This post is coauthored with Sophie Hermanns, PhD candidate at the University of Cambridge and a visiting fellow at Harvard University


Effective altruists are very interested in moral obligations and have developed a set of norms mainly focused on charitable giving and the use of our careers. For example, one effective altruist “moral baseline” is the Giving What We Can (GWWC) pledge, which obligates one to give at least 10% of your income to effective causes for the rest of your life. In this post, we propose a complementary “obligation to organize,” focused in particular on effective altruists who may find political activity rewarding. Importantly, we will not suggest that this obligation extends to all effective altruists or that it should replace the GWWC pledge, but merely that it should serve a complementary role. The exact formulation of this obligation will likely be arbitrary, just as GWWC’s pledge. However, we argue that organizing effective altruists to take effective political action likely represents a relatively low-effort, under-prioritized, and highly consequential set of actions that anyone can take. Our analysis focuses on actions in the United States, although we hope that others will expand our analysis to other contexts.




In our experience, some of the approaches that characterize effective altruism - evidence-based intervention, a focus on impact, analyzing tradeoffs and counterfactuals - are often conspicuously absent in political organizing. EAs can contribute these approaches, making political campaigns more effective. Conversely, there’s probably plenty that effective altruists can learn about building communities and social movements from bigger or more experienced movements like Black Lives Matter, feminism, or social justice more broadly. EA already shares a fundamental concern for suffering with these communities - joining their political organizing is a way to show that EA speaks to their concrete concerns, too.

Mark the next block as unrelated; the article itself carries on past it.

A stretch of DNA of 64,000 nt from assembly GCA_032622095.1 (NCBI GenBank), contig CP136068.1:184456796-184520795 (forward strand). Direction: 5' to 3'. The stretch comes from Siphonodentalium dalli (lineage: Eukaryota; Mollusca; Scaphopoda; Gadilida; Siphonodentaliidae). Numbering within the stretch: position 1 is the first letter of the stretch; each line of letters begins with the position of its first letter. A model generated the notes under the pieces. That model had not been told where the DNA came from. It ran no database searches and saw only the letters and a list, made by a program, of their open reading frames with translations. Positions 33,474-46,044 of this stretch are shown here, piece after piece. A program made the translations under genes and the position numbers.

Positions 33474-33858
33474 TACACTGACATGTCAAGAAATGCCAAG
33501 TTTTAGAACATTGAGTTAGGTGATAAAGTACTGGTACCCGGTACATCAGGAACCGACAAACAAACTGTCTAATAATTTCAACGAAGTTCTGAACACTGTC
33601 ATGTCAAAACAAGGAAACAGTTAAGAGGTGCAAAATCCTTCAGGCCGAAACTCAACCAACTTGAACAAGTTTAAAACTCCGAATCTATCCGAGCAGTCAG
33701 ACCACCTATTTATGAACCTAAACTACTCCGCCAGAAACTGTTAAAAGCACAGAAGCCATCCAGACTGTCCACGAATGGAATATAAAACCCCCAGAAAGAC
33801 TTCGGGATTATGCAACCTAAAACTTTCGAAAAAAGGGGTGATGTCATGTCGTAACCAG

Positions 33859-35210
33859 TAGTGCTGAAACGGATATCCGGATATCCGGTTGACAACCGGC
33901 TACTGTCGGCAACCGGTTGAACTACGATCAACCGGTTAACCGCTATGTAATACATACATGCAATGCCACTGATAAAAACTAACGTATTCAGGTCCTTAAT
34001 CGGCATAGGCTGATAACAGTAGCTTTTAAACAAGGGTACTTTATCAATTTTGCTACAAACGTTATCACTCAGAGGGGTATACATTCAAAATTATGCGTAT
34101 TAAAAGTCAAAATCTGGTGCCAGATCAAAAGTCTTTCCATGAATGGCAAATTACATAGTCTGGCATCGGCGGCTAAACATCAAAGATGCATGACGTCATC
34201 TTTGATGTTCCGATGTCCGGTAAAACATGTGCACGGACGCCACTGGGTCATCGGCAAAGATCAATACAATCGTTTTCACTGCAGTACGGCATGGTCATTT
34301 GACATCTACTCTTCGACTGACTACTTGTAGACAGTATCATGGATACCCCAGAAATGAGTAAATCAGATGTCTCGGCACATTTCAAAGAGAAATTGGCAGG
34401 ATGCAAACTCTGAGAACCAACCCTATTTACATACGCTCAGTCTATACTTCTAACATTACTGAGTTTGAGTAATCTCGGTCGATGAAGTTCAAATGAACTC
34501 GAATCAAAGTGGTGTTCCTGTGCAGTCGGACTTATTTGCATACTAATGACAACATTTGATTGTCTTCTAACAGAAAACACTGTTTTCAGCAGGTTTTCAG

Most of us are here because at some point we’ve felt the impulse to save a drowning child in a thought experiment. Shrugging our shoulder at refugee children drowning in the Mediterranean because there’s no GiveWell-reviewed charity to donate to on this cause can’t be the next logical step. True: hundreds of thousands of children needlessly dying of malaria each year is also a humanitarian crisis and it’s one of the strengths of effective altruism that it takes all suffering seriously, not just that which makes it on the frontpage. But donating to the Against Malaria Foundation and calling on your representative to aid refugees are not mutually exclusive.




Across industries, lobbying has an extremely high rate of return. One study concluded that corporations funding lobbying activities related to tax breaks on the American Jobs Creation Act earned $220 back for every single dollar they invested in influencing political activity, a 22,000% rate of return. Similar (much less rigorous) analyses have found extremely high rates of return on investment in other cases. It would be naive to conclude from these narrow examples that lobbying as an industry is always an effective investment or even assert that there is frequently a causal link between lobbying and desired legislative outcomes. However, it is clear that the sheer sum of resources at stake can make lobbying sensible from an expected value approach.  


Even individuals seeking to improve the quality of American governance can have a major impact. For example, within the 1,300 pages of the Affordable Care Act is buried a few paragraphs that bar health insurers from imposing “lifetime limits” on the amount of care they provide to individuals. This provision only exists thanks to the advocacy of a North Dakota woman who persistently wrote, called, and lobbied her Senator. For families with medical bills reaching into the millions of dollars, this provision is literally life-saving.          

Because the federal government’s priorities reach across so many fields, we suspect that there are many untapped opportunities for political action. At the moment, we identify one key issue area that we are confident is particularly high-impact: influencing global health allocation.